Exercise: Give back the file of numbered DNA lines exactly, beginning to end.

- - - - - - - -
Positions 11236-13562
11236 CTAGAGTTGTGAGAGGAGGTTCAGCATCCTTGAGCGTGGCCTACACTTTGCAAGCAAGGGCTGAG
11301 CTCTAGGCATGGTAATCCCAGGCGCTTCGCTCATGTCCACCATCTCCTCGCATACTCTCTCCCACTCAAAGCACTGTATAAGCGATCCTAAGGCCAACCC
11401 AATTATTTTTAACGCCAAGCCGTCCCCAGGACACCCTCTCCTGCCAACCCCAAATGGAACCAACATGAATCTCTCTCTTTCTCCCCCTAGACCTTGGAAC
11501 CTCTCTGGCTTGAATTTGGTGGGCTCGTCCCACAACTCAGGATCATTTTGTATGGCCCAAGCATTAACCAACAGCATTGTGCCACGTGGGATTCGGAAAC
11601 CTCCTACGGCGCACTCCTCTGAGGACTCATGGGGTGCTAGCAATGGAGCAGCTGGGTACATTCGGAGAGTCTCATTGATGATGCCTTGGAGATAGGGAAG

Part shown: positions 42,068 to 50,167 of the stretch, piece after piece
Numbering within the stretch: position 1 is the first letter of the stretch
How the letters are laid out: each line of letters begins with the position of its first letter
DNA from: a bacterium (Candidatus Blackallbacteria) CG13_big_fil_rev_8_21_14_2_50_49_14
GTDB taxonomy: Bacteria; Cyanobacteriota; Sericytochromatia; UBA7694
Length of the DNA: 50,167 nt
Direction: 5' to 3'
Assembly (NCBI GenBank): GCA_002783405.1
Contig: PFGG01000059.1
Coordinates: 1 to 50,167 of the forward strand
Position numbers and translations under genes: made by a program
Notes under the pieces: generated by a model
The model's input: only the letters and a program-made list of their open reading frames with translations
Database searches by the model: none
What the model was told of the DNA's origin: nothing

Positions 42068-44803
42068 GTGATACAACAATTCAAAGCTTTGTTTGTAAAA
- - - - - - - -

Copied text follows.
Positions 11236-13562
11236 CTAGAGTTGTGAGAGGAGGTTCAGCATCCTTGAGCGTGGCCTACACTTTGCAAGCAAGGGCTGAG
11301 CTCTAGGCATGGTAATCCCAGGCGCTTCGCTCATGTCCACCATCTCCTCGCATACTCTCTCCCACTCAAAGCACTGTATAAGCGATCCTAAGGCCAACCC
11401 AATTATTTTTAACGCCAAGCCGTCCCCAGGACACCCTCTCCTGCCAACCCCAAATGGAACCAACATGAATCTCTCTCTTTCTCCCCCTAGACCTTGGAAC
11501 CTCTCTGGCTTGAATTTGGTGGGCTCGTCCCACAACTCAGGATCATTTTGTATGGCCCAAGCATTAACCAACAGCATTGTGCCACGTGGGATTCGGAAAC
11601 CTCCTACGGCGCACTCCTCTGAGGACTCATGGGGTGCTAGCAATGGAGCAGCTGGGTACATTCGGAGAGTCTCATTGATGATGCCTTGGAGATAGGGAAG

Part shown: positions 42,068 to 50,167 of the stretch, piece after piece
Numbering within the stretch: position 1 is the first letter of the stretch
How the letters are laid out: each line of letters begins with the position of its first letter
DNA from: a bacterium (Candidatus Blackallbacteria) CG13_big_fil_rev_8_21_14_2_50_49_14
GTDB taxonomy: Bacteria; Cyanobacteriota; Sericytochromatia; UBA7694
Length of the DNA: 50,167 nt
Direction: 5' to 3'
Assembly (NCBI GenBank): GCA_002783405.1
Contig: PFGG01000059.1
Coordinates: 1 to 50,167 of the forward strand
Position numbers and translations under genes: made by a program
Notes under the pieces: generated by a model
The model's input: only the letters and a program-made list of their open reading frames with translations
Database searches by the model: none
What the model was told of the DNA's origin: nothing

Positions 42068-44803
42068 GTGATACAACAATTCAAAGCTTTGTTTGTAAAA